S0

J1

Fig. 3. Tunnel-working faces with weathering degree III in Zone 2 (section 61). Highly fractured marl–limestone rock fragments embedded in a clay matrix.

Fig. 5. View of an instability with a distorted light umbrella in Zone 2 (section 70).

108

S. Alija et al. / Engineering Geology 157 (2013) 103–111

Zone 2. Fourteen convergence sections and one instrumentation cross-section were installed. Twenty engineering geology front maps were prepared. The measured strains showed tendency to stabilize, reaching maximum values under 5 mm in the convergence sections, while the extensometers measured up to 9.5 mm in the key during the advance. The pressure cells measured stresses from 0.05 to 0.1 MPa. The evidence of the effectiveness of the micropile umbrellas provided by the lower accumulated deformations, allowed the decision to switch to a lighter support, formed by TH-29 steel ribs (S-II). The advance speed of the tunnel increased up to 3.8 m/day due to the safety provided by the micropile umbrellas. • Rockfall Zone (sections 235–463). This zone is characterised by a significant decrease of the RMR with values from 25 to 45 (poor quality, class IV), due to the presence of abundant damp spots, with some dripping being observed, and the decrease of the rock's uniaxial compressive strength to an average 27 MPa. The advance rate raised slightly to 4 m/day, due to the increased mastery of the working crew on placing the micropile umbrella. In this zone, two convergence sections were installed and six engineering geology cross sections of the tunnel face were mapped. The zone is composed of marly limestone materials without a clear arrangement, in which the joints are almost indistinguishable. Unlike the rest of the tunnel, here the damp spots increase, being observed some dripping and many karstification voids. Associated with the karst phenomena in this zone, several rockfalls occurred, even forcing to stop the work at chainage 501 + 462, due to sudden, large rockfalls, requiring new work procedures. A summary of the main characteristics of the tunnel zones previously described is presented in Table 4. 6. The problems Since its beginning, the Gavarres tunnel presented a series of geotechnical complexities (rockfalls, detachments, over-excavations, etc.) that slowed down and hindered the excavation. These problems, related to karst phenomena (Ford and Williams, 1989), were not foreseen in the design. The instabilities occurred during the excavation or support works, mainly in materials of brecciated aspect, consisting of boulders and blocks of limestone in a soft clay–marly matrix, which quickly collapsed or slide from the front, shoulders or crown of the tunnel. As the tunnel advanced, the presence of cavities, empty or partially filled by decalcification clays, became more frequent. These cavities

Fig. 6. View of a cavity of approximately 20 m3 affecting sections 206 to 210.

(Figure 6) can also be problematic due to the absence of support between the tunnel lining and the ground, eventually causing problems throughout the lifetime of the tunnel. Due to the poor geotechnical quality of the terrain, spiles and light micropile umbrellas were implemented but they were unable to stop the increase of the instabilities. For this reason it was decided to systematically use successive micropile umbrella 12 m long, overlapping 3 m. With this solution gravitational instabilities still occurred, affecting the material that fell between the micropiles. At dawn, on a normal work day on the Gavarres tunnel, a large instability hits the crown and right gable on section number 302 at chainage 501 + 462 (Figure 7). According to the description of the workers at that time inside the tunnel, the excavation round was running normally. After the excavation, the shotcrete sealing was applied and the steel rib was put in place; however, when the shotcrete robot was going into the front to finish the support, a rustle and a sudden break in the shotcrete sealing in the key and on the right side-wall zone occurred, followed by a slide of a large mass of clay and rock fragments into the tunnel. This slide gave sufficient time to workers to escape without personal injury. On the next day it was found that the instability was constituted of limestone blocks and sharp edges, embedded in clay materials, typical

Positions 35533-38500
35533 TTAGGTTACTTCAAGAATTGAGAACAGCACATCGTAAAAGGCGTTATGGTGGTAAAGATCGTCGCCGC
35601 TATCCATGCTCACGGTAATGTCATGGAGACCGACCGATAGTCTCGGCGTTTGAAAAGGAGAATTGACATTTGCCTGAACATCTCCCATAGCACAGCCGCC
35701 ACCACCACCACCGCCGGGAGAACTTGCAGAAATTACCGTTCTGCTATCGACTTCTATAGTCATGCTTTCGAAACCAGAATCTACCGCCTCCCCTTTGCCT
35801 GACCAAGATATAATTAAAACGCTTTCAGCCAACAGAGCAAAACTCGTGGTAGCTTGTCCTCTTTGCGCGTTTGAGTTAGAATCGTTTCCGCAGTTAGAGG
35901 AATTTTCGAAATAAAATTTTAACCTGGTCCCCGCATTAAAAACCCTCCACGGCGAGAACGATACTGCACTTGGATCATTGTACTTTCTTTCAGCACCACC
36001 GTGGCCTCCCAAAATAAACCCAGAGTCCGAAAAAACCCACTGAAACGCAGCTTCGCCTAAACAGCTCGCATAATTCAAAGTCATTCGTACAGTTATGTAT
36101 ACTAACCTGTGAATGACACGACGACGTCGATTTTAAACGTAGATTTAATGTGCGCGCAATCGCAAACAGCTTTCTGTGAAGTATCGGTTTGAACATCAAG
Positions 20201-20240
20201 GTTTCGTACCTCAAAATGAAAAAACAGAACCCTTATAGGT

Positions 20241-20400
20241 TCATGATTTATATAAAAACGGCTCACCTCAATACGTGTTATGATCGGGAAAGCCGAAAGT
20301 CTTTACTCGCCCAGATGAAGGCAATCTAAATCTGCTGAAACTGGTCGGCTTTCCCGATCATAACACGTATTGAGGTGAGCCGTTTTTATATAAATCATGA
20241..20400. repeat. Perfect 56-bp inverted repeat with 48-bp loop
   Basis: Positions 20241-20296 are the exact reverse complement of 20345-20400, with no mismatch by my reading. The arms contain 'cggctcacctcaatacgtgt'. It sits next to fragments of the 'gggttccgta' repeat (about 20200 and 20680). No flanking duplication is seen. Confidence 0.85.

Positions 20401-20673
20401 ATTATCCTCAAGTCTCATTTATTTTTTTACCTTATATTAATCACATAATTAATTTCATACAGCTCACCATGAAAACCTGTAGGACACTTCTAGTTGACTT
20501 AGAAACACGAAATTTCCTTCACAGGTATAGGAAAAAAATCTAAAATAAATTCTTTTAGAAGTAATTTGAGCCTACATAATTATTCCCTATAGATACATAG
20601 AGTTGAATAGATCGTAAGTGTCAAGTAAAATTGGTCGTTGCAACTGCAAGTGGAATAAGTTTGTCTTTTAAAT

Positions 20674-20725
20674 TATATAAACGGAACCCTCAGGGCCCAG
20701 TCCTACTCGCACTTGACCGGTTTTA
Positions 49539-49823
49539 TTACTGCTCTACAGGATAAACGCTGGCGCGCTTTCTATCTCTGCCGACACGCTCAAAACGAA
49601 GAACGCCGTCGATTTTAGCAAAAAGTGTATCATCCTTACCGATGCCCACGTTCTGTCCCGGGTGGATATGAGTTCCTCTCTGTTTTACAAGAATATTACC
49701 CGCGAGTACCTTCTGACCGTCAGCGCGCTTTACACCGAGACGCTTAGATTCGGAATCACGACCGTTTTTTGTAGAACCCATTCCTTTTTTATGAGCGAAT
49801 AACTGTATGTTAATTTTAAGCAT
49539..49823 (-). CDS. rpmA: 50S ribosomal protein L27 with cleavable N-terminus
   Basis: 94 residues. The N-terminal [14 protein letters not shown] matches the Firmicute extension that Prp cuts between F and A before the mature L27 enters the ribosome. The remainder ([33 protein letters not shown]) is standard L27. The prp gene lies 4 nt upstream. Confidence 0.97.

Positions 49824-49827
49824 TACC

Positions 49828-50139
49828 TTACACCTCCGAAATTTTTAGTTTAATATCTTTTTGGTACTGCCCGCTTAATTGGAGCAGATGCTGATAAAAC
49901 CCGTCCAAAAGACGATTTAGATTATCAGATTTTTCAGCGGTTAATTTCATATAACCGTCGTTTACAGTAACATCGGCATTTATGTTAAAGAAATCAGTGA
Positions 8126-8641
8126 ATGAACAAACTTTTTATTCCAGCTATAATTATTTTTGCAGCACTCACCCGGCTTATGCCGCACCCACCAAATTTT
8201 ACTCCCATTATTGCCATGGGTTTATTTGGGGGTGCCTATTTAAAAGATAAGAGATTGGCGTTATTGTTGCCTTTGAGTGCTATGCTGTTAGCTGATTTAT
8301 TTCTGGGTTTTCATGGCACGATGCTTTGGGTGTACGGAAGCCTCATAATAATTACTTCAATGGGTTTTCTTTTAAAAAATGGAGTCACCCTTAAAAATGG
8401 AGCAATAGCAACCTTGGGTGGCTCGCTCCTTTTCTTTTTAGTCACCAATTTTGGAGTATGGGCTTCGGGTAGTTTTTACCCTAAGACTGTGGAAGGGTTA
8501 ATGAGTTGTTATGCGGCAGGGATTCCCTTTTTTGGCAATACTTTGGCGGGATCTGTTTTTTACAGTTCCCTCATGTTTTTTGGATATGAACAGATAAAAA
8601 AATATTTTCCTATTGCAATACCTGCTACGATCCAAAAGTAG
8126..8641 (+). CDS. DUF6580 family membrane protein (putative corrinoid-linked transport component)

Table 4 Main characteristics of the tunnel zones.

Material

Outlet Zone 1

Zone 1

Calcareous blocks in clay matrix

Calcareous blocks in clay matrix

Zone 2

Zone 3

Detachment zone

Initially calcareous blocks and clay, clay masses at the end

Loamy–clay materials without clear structure

Pass 1 m 3.8 m/day Dry fronts and less fractured 32 MPa (↓) S-III′ → SII′ A–B: 0–2 Z: 0–5

Pass 1 m 4 m/day Abundant damp spots and drips 28 MPa SII′ –



Very frequent detachments and holes. Stop the tunnel in drive (large detachment)

Water RCS Support Convergences' maximum shortening (mm) Monitoring sections

S-E A–B: 8–11 Z: 3–17

Calcareous blocks in clay matrix G-III → G-IV S0 = 195/14 J1 = 215/74 J2 = 127/76 Pass 1 m Pass 1 m 3.3 m/day 3.18 m/day Frequent spots Abundant moisture 44 MPa 34 MPa (↓) S-III′ S-III′ A–B: 3–5 A–B: 1–9 Z: 3–4 Z: 0–4